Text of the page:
The molecules that make up the ocular tissues to be joined and the effects of light on these molecules are explained herein. The retina contains a number of molecules that have the capacity to react with and absorb light and include melanin, hemoglobin, collagen, xanthophylls, lipofuscin, photopigments and water.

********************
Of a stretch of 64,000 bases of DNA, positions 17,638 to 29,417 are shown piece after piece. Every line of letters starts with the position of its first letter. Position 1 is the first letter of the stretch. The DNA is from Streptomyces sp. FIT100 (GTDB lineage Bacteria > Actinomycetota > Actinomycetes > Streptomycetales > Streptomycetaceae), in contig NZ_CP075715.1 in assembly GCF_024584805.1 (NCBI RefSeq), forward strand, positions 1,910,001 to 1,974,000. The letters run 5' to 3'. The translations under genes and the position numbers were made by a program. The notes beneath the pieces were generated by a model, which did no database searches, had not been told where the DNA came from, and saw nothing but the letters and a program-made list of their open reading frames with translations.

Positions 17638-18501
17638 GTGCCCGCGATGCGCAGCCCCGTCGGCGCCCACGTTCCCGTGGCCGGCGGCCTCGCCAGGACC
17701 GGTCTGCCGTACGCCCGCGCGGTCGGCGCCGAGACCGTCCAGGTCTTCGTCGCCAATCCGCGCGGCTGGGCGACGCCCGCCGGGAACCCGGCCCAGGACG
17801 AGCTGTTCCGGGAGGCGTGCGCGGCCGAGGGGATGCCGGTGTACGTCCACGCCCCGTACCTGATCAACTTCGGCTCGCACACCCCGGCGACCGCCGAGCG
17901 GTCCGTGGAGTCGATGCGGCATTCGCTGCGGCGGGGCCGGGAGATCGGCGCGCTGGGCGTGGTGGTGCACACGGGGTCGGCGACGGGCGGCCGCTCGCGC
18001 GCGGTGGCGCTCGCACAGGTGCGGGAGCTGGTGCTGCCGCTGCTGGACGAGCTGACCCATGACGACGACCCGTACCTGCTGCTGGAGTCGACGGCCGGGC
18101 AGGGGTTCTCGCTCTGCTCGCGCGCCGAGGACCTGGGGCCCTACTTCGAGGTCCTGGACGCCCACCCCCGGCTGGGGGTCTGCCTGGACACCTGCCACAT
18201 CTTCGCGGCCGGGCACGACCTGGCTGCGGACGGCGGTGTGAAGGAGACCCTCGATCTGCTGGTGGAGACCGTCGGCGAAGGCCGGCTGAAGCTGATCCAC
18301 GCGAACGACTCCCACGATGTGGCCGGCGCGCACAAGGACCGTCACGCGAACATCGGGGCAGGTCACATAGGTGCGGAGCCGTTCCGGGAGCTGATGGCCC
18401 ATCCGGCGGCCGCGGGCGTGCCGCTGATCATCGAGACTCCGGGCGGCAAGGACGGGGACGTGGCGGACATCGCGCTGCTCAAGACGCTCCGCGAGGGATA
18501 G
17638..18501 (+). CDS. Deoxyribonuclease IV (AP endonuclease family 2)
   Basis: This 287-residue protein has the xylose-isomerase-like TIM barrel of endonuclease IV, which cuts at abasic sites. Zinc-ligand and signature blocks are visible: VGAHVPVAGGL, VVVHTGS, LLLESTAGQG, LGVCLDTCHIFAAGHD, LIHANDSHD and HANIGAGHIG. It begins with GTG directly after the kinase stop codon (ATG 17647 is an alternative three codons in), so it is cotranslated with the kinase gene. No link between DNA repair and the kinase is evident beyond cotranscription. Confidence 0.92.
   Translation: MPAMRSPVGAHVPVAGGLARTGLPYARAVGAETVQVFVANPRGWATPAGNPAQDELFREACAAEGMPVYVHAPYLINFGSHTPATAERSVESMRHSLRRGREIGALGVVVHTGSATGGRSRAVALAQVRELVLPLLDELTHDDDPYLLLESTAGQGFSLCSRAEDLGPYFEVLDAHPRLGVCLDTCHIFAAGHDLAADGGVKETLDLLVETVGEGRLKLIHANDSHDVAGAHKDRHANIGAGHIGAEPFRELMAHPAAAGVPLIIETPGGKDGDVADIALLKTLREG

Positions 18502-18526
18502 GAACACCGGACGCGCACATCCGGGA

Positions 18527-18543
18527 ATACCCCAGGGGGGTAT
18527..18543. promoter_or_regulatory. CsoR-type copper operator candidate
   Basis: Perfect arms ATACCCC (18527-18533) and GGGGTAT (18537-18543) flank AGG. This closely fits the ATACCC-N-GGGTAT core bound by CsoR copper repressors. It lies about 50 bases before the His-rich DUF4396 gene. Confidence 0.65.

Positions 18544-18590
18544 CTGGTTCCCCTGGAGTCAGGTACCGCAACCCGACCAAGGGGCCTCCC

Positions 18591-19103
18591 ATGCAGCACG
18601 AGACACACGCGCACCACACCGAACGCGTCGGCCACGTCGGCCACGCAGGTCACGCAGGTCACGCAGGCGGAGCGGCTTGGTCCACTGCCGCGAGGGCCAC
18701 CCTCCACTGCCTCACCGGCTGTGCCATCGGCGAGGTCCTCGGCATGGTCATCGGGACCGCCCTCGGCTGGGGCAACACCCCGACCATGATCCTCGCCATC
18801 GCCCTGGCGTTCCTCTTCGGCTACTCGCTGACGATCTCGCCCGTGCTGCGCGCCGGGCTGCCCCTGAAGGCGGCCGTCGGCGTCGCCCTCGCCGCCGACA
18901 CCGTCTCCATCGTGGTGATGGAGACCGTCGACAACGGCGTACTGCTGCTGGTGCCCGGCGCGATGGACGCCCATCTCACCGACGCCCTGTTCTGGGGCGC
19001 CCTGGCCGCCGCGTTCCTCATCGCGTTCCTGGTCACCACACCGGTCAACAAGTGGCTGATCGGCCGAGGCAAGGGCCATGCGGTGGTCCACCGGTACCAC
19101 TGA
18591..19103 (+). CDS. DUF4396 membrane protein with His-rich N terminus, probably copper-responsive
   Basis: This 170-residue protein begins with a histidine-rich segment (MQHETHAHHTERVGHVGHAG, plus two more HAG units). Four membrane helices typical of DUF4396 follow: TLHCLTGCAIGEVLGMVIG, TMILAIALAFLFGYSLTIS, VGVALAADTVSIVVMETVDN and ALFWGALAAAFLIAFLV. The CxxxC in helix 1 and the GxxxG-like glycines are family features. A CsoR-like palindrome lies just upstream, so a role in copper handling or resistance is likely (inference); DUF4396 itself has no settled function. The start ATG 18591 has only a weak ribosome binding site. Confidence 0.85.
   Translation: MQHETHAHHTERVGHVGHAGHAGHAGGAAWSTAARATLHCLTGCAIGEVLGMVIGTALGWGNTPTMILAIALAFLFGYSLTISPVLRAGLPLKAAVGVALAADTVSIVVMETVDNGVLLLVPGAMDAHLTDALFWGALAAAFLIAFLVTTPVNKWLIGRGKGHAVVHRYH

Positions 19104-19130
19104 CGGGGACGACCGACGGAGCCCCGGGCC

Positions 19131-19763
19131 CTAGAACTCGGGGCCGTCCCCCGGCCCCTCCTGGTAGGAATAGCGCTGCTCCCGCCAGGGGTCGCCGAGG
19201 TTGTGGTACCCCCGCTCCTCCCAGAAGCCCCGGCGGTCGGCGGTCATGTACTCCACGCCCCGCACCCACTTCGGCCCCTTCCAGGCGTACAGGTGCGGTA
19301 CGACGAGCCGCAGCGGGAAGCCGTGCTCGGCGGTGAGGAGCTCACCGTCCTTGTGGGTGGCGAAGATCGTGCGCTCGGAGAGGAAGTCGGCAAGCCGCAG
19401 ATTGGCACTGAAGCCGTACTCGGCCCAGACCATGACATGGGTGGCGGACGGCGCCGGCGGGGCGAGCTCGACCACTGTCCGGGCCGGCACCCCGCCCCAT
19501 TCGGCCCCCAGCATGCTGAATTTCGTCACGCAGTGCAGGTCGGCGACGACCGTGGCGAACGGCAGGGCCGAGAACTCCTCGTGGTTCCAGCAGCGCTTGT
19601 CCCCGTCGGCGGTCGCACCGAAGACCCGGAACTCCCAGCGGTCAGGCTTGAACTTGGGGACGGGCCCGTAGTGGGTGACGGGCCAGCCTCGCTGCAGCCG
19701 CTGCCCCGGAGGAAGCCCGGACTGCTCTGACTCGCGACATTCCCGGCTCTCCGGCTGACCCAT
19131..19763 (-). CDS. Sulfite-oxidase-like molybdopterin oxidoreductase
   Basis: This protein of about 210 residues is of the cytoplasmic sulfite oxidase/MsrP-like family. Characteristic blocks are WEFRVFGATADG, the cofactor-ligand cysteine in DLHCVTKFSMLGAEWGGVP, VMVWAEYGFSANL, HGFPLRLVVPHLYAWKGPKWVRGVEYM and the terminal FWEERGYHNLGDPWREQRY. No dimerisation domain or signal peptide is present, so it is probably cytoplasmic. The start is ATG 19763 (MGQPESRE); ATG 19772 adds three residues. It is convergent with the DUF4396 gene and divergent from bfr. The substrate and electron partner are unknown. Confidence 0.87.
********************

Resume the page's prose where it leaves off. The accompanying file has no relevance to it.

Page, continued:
The molecular constituents of the inner and outer segments of the rod and cone layer of the retina will now be described. The outer segments of the rod and cone layer of the retina project towards the RPE layer, which is the location in which a split in the retina may result in retinal detachment. The inter photoreceptor matrix (IPM) surrounds the elongated rod and cone photoreceptor inner and outer segments. The IPM has several important functions including retinal adhesion, photoreceptor alignment, growth factor presentation, retinoid transport, and photoreceptor outer segment recognition for phagocytosis. The IPM may be readily isolated due to its hydrophilic nature. For example, when placed in distilled water, a retinal tissue swells, and the IPM layer separates from the rest of the outer retina. The isolated IPM has been used to document different lectin binding domains. Using chondroitinase digestion, Western Blotting, polyclonal antibodies and lectin probes, two prominent glycoproteins were identified in the IPM: SPACR, (SialoglycoProtein Associated with Cones and Rods, 150 kD molecular weight) and SPACRCAN, (SialoglycoProtein Associated with Cones and Rods Chondroitin Sulfate, 230 kD molecular weight). Hyaluronan was also identified in the IPM matrix, and is thought to be the primary scaffold unit of the IPM. Hyaluronan may be the most important aspect of retinal adhesion. The cells that border the IPM have the capacity to bind hyaluronan through their membrane receptors. These cells include Muller cells, photoreceptor cells and pigment epithelial cells. CD44, a membrane receptor, is found in the apical microvillae of Muller cells, and has the ability to bind hyaluronan. The RPE layer bordering the other side of the IPM binds to the same hyaluronan scaffold through its membrane receptor RHAMM. Neuroglycan C is a transmembrane chondroitin sulfate proteoglycan that is associated with the plasma membrane of the photoreceptor cells. It contains a RHAMM-like hyaluronan-binding motif that also adds to retinal adhesion. Because these receptors bind to the hyaluronan, the retina remains bound to the RPE. Another property of the hyaluronan IPM scaffold is that it is highly hydrophilic. According to this structure, water would be concentrated around the IPM. While not bound by any particular theory of operation, it is believed that NIR light applied according to the present invention, successfully tuned to the H2O absorption band and and focused on this area, provides a selective welding of these tissues. These IPM molecules would then play a major role in the welding/photocoagulation of a detached retina.